What a life the poor lead, child!
What a life, a bitter lot!
But Our Saviour was poor
And this brings us relief.'

'Amen, old Granny, amen,
But by the holy souls I swear
Today you'll sleep in a bed
Made of wheaten straw,
Beside a hearth to warm you
With cinders aglow,
And you'll eat a hot broth
With potatoes and greens.'

'Blessed be God, blessed,
Blessed the Virgin be
Who brings me such goodness
With a compassionate hand!
May the Saviour grant you fortune
And a life of many years;
May your roof-tiles turn to gold
And flagstones to fine silver
And may every grain become
A diamond for you each day!
And now, my girl,
For it's time you had fun
Dancing with your girlfriends
Who gossip in the kitchen,
I'll have to tell you tales,
I'll have to sing you songs,
I'll clap shells to keep time,
My sweet kerchiefed girl!'


'Twas on a Sunday,
'Twas in late afternoon,
With the sun going down
Through the pine groves,
With white clouds
Shadow of the angels,
With little butterflies
That beat their wings,
With a rhythm
Meek and smooth,
Celestial spaces,
Foreign worlds
Cleaved by rays of sun,
Rich treasures
Of gold and diamond.
I tramped mountains,
Crests and valleys,
I tramped plains
And emptiness:
I tramped across ditches,
I tramped over oceans,
Kept my feet dry
And never got tired.

Night overtook me,
Brilliant night,
With a frail moon
Made of jasper,
And I went with it
On the road ahead,
With twinkling stars
To guide me,
For the path
Was one they knew.

Later dawn
With its colours
Made of roses
Arrived to light me;
And I saw then,
Between the leaves
Of elms and pines,
Was nestled
A small white house
With dovecote,
Where sweet doves
Settled and flew.
From the cottage
Gentle songs came,
Inside it the ruckus
Of young men flirting
With sweet young ladies
From the villages nearby.
All is contentment,
All is enjoyment,
While the millstone
Thrums and thrums,
Grinds and grinds,
Spits out and spits out
Just as it pleases,
Keeping time.

There's no place
Cheers me more
Than that mill
In the chestnuts,
Where young girls are,
Where young men are,
Who so richly know
How to unwind.
Where they spin it out
Until they're tired,
Young and old,
Kids and adults,
And though no one asked
Me to go down there,
For in this house
I knew no one,
I was at the mill
Of my godfather,
I went on the wind,
I arrived on the air.


A portly bagpiper
Dressed up in fine silk,
Like a total prince,
Affectionate and witty,
First among young men,
Urbane without peer,
He had a way of singing
At the break of dawn:
'My little bagpipe
Can sweet-talk any girl.'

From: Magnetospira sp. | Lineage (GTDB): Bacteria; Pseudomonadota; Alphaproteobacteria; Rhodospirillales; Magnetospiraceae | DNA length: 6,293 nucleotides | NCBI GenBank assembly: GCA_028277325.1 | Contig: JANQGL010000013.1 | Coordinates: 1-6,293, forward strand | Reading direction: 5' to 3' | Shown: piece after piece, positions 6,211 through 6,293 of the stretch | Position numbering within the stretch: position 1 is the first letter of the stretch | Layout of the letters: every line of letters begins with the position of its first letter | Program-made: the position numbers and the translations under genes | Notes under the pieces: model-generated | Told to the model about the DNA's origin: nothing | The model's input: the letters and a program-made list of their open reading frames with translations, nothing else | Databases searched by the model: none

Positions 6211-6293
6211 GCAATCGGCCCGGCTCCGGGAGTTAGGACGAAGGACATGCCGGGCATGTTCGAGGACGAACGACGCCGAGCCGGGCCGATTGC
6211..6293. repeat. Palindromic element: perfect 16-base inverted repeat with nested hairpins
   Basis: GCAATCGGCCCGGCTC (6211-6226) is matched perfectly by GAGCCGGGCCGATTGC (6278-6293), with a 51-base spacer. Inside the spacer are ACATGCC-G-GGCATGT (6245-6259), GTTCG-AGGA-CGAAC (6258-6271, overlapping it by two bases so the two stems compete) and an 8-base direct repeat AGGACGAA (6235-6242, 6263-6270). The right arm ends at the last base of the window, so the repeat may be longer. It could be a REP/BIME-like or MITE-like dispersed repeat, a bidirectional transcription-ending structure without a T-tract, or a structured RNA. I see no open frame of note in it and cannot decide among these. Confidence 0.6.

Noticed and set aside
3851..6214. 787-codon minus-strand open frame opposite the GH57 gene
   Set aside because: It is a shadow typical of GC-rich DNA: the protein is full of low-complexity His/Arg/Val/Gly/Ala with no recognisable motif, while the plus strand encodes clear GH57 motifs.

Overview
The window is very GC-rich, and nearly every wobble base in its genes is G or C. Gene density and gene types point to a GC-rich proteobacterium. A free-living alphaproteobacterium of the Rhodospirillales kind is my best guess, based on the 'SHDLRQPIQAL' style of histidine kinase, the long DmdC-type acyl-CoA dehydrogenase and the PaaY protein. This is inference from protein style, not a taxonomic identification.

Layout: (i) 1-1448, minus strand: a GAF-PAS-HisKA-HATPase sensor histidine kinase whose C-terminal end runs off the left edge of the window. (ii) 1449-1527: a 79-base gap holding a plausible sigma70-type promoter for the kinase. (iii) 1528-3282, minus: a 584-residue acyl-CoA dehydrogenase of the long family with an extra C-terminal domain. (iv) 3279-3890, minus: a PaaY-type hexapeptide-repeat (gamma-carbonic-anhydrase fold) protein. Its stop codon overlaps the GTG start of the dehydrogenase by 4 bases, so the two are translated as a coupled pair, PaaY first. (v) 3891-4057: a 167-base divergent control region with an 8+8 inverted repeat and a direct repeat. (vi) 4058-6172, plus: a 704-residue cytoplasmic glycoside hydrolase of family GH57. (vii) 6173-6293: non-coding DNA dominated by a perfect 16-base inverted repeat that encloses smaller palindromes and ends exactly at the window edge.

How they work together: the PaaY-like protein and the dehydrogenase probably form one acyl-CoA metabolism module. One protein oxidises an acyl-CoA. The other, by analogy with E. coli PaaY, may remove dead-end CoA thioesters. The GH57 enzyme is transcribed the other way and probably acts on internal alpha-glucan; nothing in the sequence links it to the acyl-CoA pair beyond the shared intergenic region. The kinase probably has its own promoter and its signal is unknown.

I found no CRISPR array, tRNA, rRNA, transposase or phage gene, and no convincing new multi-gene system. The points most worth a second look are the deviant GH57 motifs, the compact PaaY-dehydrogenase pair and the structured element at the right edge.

He always came to town
With the air of a young lord,
With imposing brio always
And accompanied by a drum,
And when he blew in the bagpipe,
He exhaled so softly,
Then he'd burst into song
There at the break of dawn:
'My little bagpipe
Can sweet-talk any girl.'

The girls were wild for him,
All were swooning at him,
If he was near, they smiled,
If he was far, they cried.
Oh no! They didn't notice
In all his flowery ways
That he had a way of singing
There at the break of dawn:
'My little bagpipe
Can sweet-talk any girl.'

As the procession moved past,
Underneath a fig tree,
How many single young girls
Murmured 'I love you!' to him…
And he let his bagpipe answer,
To enchant them completely,
Then he'd burst into his song
There at the break of dawn:
'My little bagpipe
Can sweet-talk any girl.'

The girls danced captivated
And ran right after him,
Blindly, blindly not noticing
The brambles circling them;
Poor butterflies, they were after
The light that would burn them,
For he had a way of singing
There at the break of dawn:
'The sound of my little bagpipe
Can sweet-talk any girl.'

At the fairs, such contentment!
Such laughs in the sewing bees!
All the girls were swooning,
They proved his thinking right;
And he who thirsted for lovers
Wanted to sweet-talk them all.
When he saw them weeping later,
He sang at the break of dawn:
'If they weren't already crazy,
They wouldn't answer my song.'

Translated from Galician by Erin Moure

Additional Info

  • purchase text:

    GALICIAN SONGS by Rosalía de Castro is available for purchase through PayPal at a cost of 16 euros including worldwide postage 

    This edition has flaps. The same edition without flaps is available through your local or online bookshop (ISBN 9789543840175)